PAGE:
10 Most Charming Towns in Spain
Our love for Barcelona and Madrid is no secret, but we’d be lying if we said it’s not worth booking a train (or renting a car) bound for Spain’s smaller towns, where incredible food, old-world architecture, and family-run businesses tied to the land and the sea have defined local life for generations. From Lastres to Cadaques, our 10 favorite villages in Spain have charm to spare.
Spain’s smash-hit TV series “Doctor Mateo” put this once sleepy northeastern fishermen’s town on the traveler's map. Despite Lastres' newfound fame, you'll still find the same level of old-world charm that wooed location scouts. Namely, a clutch of red-roofed historic buildings (like the Hotel Palacio de los Vallados) tumbling down towards the sea, with the Sueve Mountains in the distance. Don’t miss the famous fish auction at the seaside market, the 15th-century Clock Tower, or the Jurassic Museum—home to fossils of dinosaurs that once roamed the region.
The traditional Andalusian architecture of this medieval mountain town—whitewashed buildings; a labyrinth of steep alleys linked by staircases—might remind you of the Grecian islands, but its Moorish city center (where every plaza has its own tiled plaque explaining its history) brings you right back to Spain. The 9th-century Lizar Castle, at the top of the hill, is a beautiful spot to take in views of the countryside and the sea—as is the sweeping balcony along Carretera Circunvalacion, a buzzy street where locals and visitors come to shop for produce and handicrafts.
RELATED: [Taste the Flavors of Andalusia on a Road Trip Through Southern Spain](Taste the Flavors of Andalusia on a Road Trip Through Southern Spain)
A little over two hours’ drive from Barcelona makes this whitewashed coastal village on the Costa Brava an easy weekend getaway. Salvador Dalí famously summered in Cadaques (his house is now a museum)—which might explain why Picasso, Miró, and Duchamp also spent time here. The town center even has a sculpture of Dalí, but even if you’re not that much of an art buff, there’s much to explore. Follow one of the cobblestone lanes down to the town's pretty beach, which is lined with local shops and seafood restaurants whose outdoor seats give you perfect views of the colorful boats bobbing in the bay.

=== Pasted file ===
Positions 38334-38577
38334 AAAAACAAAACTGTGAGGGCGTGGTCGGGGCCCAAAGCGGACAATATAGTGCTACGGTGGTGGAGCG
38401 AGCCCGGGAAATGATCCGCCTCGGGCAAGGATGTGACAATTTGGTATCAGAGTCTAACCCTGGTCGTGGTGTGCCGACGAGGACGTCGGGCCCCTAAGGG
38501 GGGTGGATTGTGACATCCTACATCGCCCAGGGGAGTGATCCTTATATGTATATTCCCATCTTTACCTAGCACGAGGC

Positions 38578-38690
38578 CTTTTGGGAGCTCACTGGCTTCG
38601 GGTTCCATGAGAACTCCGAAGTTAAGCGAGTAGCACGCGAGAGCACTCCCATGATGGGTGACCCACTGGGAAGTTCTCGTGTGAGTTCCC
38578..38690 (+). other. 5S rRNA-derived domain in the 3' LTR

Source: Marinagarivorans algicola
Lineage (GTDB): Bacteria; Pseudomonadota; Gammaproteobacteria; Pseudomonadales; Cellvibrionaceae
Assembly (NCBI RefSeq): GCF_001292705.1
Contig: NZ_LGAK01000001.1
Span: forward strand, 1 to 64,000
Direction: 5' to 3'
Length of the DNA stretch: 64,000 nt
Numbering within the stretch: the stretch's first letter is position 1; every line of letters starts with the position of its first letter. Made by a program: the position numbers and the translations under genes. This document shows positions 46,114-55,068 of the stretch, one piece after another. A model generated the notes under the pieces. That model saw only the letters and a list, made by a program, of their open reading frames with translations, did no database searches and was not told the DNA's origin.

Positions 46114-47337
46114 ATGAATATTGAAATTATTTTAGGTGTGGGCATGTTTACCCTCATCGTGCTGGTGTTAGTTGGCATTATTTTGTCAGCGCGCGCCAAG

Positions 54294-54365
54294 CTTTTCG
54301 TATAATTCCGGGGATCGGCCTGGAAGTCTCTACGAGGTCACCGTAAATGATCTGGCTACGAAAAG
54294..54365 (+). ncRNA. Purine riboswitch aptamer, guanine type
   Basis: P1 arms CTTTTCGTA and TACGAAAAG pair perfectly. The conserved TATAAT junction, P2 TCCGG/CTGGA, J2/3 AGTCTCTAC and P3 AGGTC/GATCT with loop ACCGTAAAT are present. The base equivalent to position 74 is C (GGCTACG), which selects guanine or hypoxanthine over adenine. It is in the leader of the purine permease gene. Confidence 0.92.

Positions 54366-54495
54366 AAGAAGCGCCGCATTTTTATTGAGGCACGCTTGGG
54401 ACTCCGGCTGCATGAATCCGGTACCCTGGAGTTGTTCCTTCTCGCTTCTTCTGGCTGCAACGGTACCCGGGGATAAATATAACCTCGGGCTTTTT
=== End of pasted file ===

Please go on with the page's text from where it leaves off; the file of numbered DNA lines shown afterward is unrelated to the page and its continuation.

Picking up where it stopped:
Overlooking the Bay of Biscay, this hillside fishing village is where Spainards come when they're seeking quality seafood and beach time but want to escape the crowds. Cudillero's pastel-hued houses are arranged in a kind of half-moon shape around the bay, where you can watch fishermen hoist in their catch on the small but buzzy dock. After a refreshing dip in the sea at Playa del Silencio, the rest of the afternoon is best spent feasting on fresh fish and a glass (or two) of caña at one of the taverns in the town center, then making the short drive outside town to take in stunning cliff views from the lighthouse at Cabo Vidio.
The one-hour train ride from Mallorca’s capital, Palma, to this picturesque port town—arguably the prettiest on the island—is worth the journey. The baroque-style church of Sant Bartomeu (with its massive rose window and arched tower façade) dominates the central square, from which café-lined streets fan out towards the mountains and the sea. You won’t be able to escape the smell of the surrounding orange groves, even on the beach (and that’s okay with us). Speaking of which, a freshly squeezed orange juice is the best antidote following long strolls around the Museu del Casal de Cultura—an 18th-century manor house filled with antiques—and the botanical garden on the outskirts of town.